WASHINGTON — The Internal Revenue Service is auditing $61.3 million of auction-rate securities issued in 2005 by the Coastal Bend Health Facilities Development Corp. of Corpus Christi, Tex.

The corporation disclosed the IRS action in a material event notice filed late Monday with the Municipal Securities Rulemaking Board’s Electronic Municipal Market Access system, saying the audit is a random check for compliance with the federal tax requirements.

The bonds are part of $796.58 million of auction-rate securities and variable-rate debt that were issued by the corporation, the Harris County Health Facilities Development Corp. and the Louisiana Public Facilities Authority. Coastal Bend issued $155.03 million of ARS, revenue, and taxable bonds in the offering.

All the proceeds were loaned to the CHRISTUS Health Obligated Group, to either refund previously issued revenue bonds, finance certain capital projects in Texas, or pay issuance costs, according to bond documents.

CHRISTUS runs more than 40 Catholic hospitals across eight states, as well as several facilities in Mexico, according to its Web site.

Proceeds from the bonds issued by Coastal Bend were used to refinance $49.92 million and $66.5 million of revenue bonds issued in 1998, finance capital expenditures for certain CHRISTUS facilities located in Corpus Christi or reimburse CHRISTUS for capital expenditures already incurred, and pay issuance costs, including a bond insurance premium.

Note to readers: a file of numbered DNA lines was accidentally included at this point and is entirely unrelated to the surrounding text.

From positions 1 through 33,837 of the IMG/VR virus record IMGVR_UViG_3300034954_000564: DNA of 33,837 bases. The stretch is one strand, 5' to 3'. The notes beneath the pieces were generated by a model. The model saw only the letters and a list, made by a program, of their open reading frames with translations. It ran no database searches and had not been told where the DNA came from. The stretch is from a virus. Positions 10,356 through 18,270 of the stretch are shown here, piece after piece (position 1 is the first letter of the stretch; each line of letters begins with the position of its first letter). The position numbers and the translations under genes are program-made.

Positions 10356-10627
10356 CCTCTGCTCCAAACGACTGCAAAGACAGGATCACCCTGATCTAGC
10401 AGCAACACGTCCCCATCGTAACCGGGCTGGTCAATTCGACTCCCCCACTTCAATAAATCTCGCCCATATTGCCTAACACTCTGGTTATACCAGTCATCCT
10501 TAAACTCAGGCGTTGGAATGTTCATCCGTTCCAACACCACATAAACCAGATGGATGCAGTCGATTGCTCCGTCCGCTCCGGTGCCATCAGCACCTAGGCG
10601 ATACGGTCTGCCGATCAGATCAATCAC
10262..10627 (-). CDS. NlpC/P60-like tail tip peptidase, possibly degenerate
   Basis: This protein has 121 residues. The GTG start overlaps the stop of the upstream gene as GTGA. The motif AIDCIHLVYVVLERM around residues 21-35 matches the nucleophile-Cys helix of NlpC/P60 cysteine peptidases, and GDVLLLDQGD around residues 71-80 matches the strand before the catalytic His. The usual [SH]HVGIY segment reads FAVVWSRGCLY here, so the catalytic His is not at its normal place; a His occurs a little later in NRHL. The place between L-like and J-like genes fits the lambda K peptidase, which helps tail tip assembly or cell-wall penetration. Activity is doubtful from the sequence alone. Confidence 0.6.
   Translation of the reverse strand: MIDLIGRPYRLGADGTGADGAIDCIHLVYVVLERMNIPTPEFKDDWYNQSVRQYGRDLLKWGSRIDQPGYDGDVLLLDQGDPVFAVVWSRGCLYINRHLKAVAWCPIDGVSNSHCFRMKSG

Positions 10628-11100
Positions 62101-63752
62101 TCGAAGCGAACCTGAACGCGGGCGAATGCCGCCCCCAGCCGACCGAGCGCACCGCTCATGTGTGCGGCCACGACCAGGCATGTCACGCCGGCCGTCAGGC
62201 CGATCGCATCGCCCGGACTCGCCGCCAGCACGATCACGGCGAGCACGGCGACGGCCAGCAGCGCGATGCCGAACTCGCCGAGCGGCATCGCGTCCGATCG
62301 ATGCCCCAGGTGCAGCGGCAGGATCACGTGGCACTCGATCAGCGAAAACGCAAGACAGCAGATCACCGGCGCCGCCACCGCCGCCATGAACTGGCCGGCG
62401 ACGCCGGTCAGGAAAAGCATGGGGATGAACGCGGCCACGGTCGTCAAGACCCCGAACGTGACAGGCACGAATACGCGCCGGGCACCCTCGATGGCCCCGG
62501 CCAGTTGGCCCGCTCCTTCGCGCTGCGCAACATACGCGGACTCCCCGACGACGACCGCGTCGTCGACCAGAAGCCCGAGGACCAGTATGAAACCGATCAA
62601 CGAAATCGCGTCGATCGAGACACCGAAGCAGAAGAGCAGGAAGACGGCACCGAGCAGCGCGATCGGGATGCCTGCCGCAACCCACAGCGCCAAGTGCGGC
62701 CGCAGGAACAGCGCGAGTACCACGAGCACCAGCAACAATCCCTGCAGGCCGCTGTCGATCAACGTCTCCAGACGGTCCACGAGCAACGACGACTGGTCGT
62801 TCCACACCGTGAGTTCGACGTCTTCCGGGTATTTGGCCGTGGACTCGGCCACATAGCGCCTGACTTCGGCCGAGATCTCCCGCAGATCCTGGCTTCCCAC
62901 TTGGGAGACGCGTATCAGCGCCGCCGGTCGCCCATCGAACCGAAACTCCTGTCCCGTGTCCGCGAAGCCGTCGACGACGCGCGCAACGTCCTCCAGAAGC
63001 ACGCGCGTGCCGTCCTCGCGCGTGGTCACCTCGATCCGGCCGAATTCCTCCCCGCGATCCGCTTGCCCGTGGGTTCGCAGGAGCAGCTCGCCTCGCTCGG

Financial Security Assurance Inc. provided an insurance policy for all the auction-rate securities in the offering, while Ambac Assurance Corp. provided policies for the variable-rate debt, according to bond documents.

Coastal Bend Health said in the notice that it and CHRISTUS are cooperating with the IRS during the examination, and that CHRISTUS has no reason to believe the bonds have run afoul of tax laws and requirements.

The corporation also said that, for reasons unrelated to the examination, it is in preliminary talks to refund or redeem the bonds, or convert the bonds to a new interest rate period.

However, it said no final determination has been made on what to do with the bonds and that any such decision may be based on prevailing market conditions, as well as other factors.

Vinson & Elkins LLP was bond counsel on the deal, and Citi was the underwriter.

Officials with Corpus Christi, which oversees the corporation, could not be reached for comment.

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